Glider: flying without remorse. A self-experiment

Heavens, I feel sick! My body was just shot in three seconds from 0 to 100 Km/h forward and 400 meters in the air. Or more precisely: towed. And even before I realized what was going on, I was already back down again. "Well, was great, or?", the pilot asked me with an inviting grin. I smiled back. I would have liked to stammer "no idea". In the seven minutes up there, one thing became crystal clear to me: I had no clue what was coming up. But I wanted it so.

Saturday morning 07:30. In the early morning fog I stand in front of the clubhouse of the HAC, the Hamburg Aero Club. Here I want to see how flying without fuel works. Gliding is the cheapest way to take to the air. And the greenest. Only at takeoff the winch consumes some fuel or the towplane gasoline. The glider itself flies with 100 percent renewable eco-energy. And the newest sailboats have an electric motor on board.

The cardinal mistake even before the first glider takeoff

To experience this, I stand here, only no one comes. Before the course has even started, I have already committed the first beginner’s mistake: ignoring the weather forecast. Fog and gliding do not get along. The start is postponed to 09:30. All have noticed it, only I not. Nice prelude.

Two hours I walk through the so-called Boberger dunes at the edge of Hamburg. A heath landscape interrupted by big sand dunes and in the middle of it: the airfield. 1300 meters long and 300 meters wide. 60 gliders are in the hangars. In summer, the sky is a hive of activity. Two riders trot past me and the first joggers make their rounds. The dunes are a nature reserve, recreation area and "air base" all in one. I will be here almost every weekend for the next two years. That’s how long the training takes on average. After the first leg in half a year, I should be able to take off a glider on my own and land it again after a circuit. Can not be so difficult, I thought to myself. A few weeks later with gusty crosswind I should see it differently.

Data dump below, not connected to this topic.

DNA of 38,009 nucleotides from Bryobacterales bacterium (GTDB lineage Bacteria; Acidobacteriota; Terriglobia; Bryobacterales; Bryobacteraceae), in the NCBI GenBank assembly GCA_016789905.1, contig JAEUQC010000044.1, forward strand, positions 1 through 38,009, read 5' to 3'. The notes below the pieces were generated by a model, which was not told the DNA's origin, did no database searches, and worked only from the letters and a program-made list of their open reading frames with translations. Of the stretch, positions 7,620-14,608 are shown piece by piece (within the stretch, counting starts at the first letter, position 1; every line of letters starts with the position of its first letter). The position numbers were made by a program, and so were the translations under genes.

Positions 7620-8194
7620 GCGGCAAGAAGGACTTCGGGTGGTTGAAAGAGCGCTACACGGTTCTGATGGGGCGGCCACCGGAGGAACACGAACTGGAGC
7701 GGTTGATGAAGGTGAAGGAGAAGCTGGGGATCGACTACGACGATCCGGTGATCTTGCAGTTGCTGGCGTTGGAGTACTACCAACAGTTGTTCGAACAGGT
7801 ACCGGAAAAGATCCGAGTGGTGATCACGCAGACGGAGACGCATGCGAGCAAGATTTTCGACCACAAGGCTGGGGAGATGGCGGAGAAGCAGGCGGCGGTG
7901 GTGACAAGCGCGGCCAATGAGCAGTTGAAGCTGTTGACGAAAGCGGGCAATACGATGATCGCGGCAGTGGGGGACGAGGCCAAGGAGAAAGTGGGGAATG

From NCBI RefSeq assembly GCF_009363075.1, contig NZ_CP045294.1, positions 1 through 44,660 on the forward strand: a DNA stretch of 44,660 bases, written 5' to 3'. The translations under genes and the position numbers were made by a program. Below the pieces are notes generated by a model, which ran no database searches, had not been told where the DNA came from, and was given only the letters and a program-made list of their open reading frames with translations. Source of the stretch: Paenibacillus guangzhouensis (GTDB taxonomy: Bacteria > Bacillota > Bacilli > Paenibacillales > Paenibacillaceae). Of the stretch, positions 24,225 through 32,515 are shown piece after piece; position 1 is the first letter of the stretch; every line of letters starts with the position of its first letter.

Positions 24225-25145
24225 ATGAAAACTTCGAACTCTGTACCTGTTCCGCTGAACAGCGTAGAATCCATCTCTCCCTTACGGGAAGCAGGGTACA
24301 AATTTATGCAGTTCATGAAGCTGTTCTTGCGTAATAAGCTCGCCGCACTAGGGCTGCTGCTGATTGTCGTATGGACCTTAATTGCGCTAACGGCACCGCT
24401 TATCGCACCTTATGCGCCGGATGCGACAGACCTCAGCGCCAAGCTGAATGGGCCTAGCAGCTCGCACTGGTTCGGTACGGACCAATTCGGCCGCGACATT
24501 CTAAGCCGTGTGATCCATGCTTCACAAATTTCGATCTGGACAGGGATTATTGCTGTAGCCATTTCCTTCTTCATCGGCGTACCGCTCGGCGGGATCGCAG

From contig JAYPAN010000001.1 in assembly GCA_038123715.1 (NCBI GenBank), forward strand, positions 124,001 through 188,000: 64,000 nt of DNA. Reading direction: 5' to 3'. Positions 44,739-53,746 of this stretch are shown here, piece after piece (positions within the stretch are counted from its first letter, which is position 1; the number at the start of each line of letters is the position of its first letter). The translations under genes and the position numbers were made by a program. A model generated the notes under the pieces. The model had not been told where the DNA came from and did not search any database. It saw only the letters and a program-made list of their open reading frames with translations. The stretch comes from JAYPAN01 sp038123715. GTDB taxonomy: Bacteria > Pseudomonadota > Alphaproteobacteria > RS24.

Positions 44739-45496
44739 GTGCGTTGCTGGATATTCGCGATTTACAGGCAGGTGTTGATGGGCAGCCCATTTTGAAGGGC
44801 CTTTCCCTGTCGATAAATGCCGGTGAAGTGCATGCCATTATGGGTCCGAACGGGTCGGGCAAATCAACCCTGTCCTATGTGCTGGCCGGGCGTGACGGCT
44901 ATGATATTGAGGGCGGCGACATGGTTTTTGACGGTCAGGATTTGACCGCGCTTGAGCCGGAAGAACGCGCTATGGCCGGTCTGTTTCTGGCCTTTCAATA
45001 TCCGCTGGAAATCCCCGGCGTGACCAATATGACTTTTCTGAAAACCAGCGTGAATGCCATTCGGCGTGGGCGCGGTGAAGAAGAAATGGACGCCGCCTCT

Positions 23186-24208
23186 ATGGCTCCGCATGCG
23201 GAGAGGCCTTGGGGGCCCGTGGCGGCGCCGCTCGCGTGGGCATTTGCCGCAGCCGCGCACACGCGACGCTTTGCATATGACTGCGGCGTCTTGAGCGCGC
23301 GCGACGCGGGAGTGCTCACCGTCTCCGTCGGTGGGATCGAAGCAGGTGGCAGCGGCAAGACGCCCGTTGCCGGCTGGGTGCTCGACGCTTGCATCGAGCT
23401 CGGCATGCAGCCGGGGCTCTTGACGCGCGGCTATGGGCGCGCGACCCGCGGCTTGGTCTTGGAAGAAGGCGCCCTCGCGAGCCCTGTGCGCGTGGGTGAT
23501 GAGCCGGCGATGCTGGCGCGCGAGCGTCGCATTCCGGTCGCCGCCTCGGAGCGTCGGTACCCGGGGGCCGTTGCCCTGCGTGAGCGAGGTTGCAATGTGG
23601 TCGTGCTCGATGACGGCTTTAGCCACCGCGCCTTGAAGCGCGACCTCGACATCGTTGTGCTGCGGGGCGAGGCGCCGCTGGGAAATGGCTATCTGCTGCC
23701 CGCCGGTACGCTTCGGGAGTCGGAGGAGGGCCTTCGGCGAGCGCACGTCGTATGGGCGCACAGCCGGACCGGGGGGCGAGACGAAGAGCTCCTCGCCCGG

It also goes much faster to the semblance. If you spend your annual vacation at a flight school and are lucky enough to have stable flying weather, you can have your license in your hands after just twelve weeks, provided you have a little talent. In the club it takes longer, but is cheaper if more time-consuming. It remains to be seen whether one can fly afterwards. Flying is a continuous learning process, say long-time pilots.

Team sport is when one has fun and five work together

Of the eight flight students on this Saturday morning, I am the newest. A strange feeling of not knowing anything. Not even how to open the cockpit canopy or where to touch when pushing and where better not to touch. It is cool and wet. Within minutes the shoes are through. We pick up the parachutes, the aircraft logbooks and the battery blocks for the instruments.